The Ferrari 360 Modena Challenge is the car to beat the car-collector syndrome. It’s not a Stradale, but the real-deal, track-only version that raced in the popular one-make championship. Introduced in 1999 after the seventh season of the series, it was the third model to be built for that purpose, the successor of the 348 and the 355. Developed under the guidance of test driver and multiple Challenge winner Costantino Bertuzzi, the 360 has been the first Challenge which could be used only on track and the first to adopt the F1-style semi-auto gearbox. With its 400hp 3.6 litre V8, it represented a major step forward in the development of Ferrari GT racing cars. Also now it can be bought at a fraction of a Stradale value: for what is worth, a true Ferrari racing car is one of those “ultimate possessions” for any petrolhead.
Elected as the most beautiful car in the world in 1999 by the jury of the “World’s Most Beautiful Automobile” Concours, the 360 Modena represented a major departure from the classic lines of V8 Ferrari’s of the previous 30 years. With an entirely new monocoque aluminum frame jointly developed by Ferrari and Alcoa it represented a true revolution in the making. Its plastic forms and harmonious dynamism made it one of the most interesting modern-day Ferraris every built. Sure indeed, and in pure Ferrari fashion, the Challenge and GT variants were true expression of both timeless beauty and extreme purposefulness. The Challenge, with its near-road-car status, was a true object of beauty and definitely one of the most successful single-make racing cars ever designed.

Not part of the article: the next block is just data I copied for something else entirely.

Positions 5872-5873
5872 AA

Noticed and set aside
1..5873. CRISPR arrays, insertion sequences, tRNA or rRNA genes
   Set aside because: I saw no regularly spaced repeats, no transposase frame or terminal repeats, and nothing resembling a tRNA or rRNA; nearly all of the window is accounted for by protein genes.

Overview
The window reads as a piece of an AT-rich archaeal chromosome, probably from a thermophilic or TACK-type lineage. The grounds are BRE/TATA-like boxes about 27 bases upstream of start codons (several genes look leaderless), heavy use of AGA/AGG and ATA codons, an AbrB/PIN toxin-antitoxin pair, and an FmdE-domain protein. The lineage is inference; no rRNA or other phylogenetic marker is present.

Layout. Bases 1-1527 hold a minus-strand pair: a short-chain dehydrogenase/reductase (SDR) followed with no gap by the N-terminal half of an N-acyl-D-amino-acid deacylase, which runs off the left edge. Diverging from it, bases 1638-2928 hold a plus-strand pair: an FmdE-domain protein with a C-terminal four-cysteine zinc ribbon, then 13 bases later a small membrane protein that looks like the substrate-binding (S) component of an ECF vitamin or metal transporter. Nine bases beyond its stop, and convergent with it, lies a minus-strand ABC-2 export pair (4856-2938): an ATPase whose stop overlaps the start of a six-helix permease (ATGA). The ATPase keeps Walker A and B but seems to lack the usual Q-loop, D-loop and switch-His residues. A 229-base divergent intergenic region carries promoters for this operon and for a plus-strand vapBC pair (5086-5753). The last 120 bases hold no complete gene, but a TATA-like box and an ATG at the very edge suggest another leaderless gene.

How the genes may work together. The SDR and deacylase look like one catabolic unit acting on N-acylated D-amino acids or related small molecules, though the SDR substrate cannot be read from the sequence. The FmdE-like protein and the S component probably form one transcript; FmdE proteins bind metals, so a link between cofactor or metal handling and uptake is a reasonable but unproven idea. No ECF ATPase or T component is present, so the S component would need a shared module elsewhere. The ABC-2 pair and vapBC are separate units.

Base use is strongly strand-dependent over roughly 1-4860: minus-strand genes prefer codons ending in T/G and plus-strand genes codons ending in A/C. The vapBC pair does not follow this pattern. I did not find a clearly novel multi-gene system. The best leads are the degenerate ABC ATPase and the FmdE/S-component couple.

There’s a guilty pleasure in driving a pure race car on the street. It’s like one of those forbidden pleasures but that it is ultimately a legal thing to do. An original Modena Challenge will do, and it will do the job of any street-legal special… only better. Mind you, it’s not the first time that Escape on Wheels gets behind the wheel of a road-converted racer: our memories with our friend Dr.Joe’s excellent 996 Cup are a high-point for us, but this one is even better. While the first was changed in many aspects (windows, exhaust, safety equipment and so-on), the latter has had only minor changes. Besides using street tires instead of slicks, the modifications included only the installation of the passenger seat, while the rest was left exactly as it was during its racing life.
Yes, this is not a joke. The Challenge boasted modifications aimed at making it lighter and nimbler, yet the whole drivetrain was not touched, leaving the car almost identical to its stock-form. Indeed, a pair of purpose-built air filters and a special free-flow exhaust were used, but the soul of the road car is there.
Modifications over the road car included lexan windows, composite bumpers, bonnets and doors, carbon-fibre dashboard, which helped shave off 150kg than the standard model, resulting in just 1170kg with fluids. A bespoke braking system with floating disc brakes from Brembo and an additional transmission radiator were also fitted to the car. While maintaining the same suspension geometry as the road car, the Challenge used bespoke shock absorbers and springs and wider 235/645 and 295/645 Pirelli p-zeros instead of the Modena’s regular 215/45 and 275/40 tires. Despite being minor differences for the vehicle dynamics, the car has gained a lot in agility due to different camber and ackermann angles, making the front end more responsive than the standard version.